I have written a number of posts concerning theism and God’s omni-qualities, and have loosely classified this as classical theism (though it is worth noting that this can often include ideas such as being immutable). My ebook The Problem with “God”: Classical Theism under the Spotlight deals with this type of god, namely one who is omniscient, omnipotent and omnibenelovent.
I have been criticised by a commenter previously, in my piece “But that’s not MY God!” for
None of these are “my” gods because I don’t believe in gods. However, I do not accept that the notion of god expressed here is the “classic” notion of it.
Well, he does not provide any data on what fraction does buy into the “classical omnis.” He just demands that it’s significant.
Point 1: the argument fails to address what fraction of theists, or even Christians, buy into the “classical omnis” and even fails to argue that the version of the omnis mentioned are indeed the classical ones.
Point 2: The classical omnis are either false by definition, or we must exclude the assumption that reality is logically consistent.
Point 3: the argument fails to determine whether or not those, who view the classical omnis as correct, believe reality is logically consistent.
He is demanding I produce evidence that a significant number of theists actually believe in the OmniGod, as I like to name him/her/it. I already declared in several of these posts that every single (Christian and Muslim) theist that I have personally dealt with (and this will run into the hundreds) believes in the OmniGod. And I have not interacted with any such (Christian or Muslim) theist who does not believe in the OmniGod.
Let me clarify. In my personal experience, which is not insignificant, 100% of theists have (as far as I know) adhered to a version of OmniGod, and 0% adhered to less than OmniGod. Now, he can choose to disbelieve me. Fair enough, but then this conversation ends. I have no time for the nuclear option. He could claim that the proportion I present in my experience is not representative of the rest of the world. He would need to show that is not the case because I think it is a reasonable assumption that hundreds of theists would in some way represent theism of the Christian variety out there. And that assumption is supported by pretty much everything written on the subject. As I have also mentioned, it is Christianity (and to some extent Islam) that interests me the most, and is most relevant to my readers and our cultural contexts.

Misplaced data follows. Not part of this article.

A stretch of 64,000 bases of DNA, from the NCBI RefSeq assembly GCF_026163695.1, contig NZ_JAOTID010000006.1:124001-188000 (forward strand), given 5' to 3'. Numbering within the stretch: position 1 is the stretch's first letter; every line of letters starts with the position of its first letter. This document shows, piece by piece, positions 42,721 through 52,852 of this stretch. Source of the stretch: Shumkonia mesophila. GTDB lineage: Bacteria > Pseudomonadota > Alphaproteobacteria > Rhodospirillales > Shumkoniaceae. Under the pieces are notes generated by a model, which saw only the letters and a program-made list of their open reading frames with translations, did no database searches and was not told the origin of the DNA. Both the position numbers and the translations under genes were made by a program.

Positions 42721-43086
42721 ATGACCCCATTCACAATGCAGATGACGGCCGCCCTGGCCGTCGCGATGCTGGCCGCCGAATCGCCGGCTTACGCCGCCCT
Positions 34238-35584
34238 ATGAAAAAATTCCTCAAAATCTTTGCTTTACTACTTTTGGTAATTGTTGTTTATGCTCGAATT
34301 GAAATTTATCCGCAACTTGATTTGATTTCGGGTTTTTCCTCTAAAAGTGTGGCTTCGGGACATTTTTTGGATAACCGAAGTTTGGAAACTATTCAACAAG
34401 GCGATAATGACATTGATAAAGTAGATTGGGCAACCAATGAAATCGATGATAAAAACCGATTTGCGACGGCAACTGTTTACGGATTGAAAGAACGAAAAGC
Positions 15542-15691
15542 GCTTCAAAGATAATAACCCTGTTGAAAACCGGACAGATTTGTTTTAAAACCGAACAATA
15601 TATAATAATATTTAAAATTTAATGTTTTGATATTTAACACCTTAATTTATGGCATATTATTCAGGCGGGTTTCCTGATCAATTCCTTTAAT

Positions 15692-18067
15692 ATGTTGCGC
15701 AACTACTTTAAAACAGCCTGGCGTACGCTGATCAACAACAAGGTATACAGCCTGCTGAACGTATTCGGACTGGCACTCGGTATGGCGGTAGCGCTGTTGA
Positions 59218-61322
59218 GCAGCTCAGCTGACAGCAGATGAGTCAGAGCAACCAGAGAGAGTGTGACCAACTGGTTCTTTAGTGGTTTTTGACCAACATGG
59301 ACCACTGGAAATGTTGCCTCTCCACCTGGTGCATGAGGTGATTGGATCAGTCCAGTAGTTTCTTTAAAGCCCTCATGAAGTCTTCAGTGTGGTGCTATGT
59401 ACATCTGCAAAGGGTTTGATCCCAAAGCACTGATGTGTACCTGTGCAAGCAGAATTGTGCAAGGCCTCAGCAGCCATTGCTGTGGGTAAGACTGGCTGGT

I also provided this quote from Pojman and Rea’s Philosophy of Religion: An Anthology (page 2):
Although there are various models of God with which we might fruitfully work in our thinking about God, contemporary philosophy of religion has mostly been occupied with the “perfect being” model. Working with this model means taking as a starting point the idea that God is perfect and allowing that idea to play the dominant role in shaping our decisions about what attributes to ascribe to God. Philosophers working with this model generally agree that God, if God exists, is at least omniscient (all-knowing), omnipotent (all-powerful), and omnibenevolent (perfectly good).Indeed, theism is terrific typically just defined as the view that there exists a being with those three attributes…. Because theism and classical theism have taken center stage in contemporary philosophy of religion, our treatment of divine attributes will focus on controversies associated with attributes drawn from these lists. [My emphasis]
Of course, this is mere assertion But add this together with my own personal experience, and a pattern is being developed.
The Stanford Encyclopedia of Philosophy, in its entry on omniscience, introduces the idea as follows:
Omniscience is the property of having complete or maximal knowledge. Along with omnipotence and perfect goodness, it is usually taken to be one of the central divine attributes. One source of the attribution of omniscience to God derives from the numerous biblical passages that ascribe vast knowledge to him.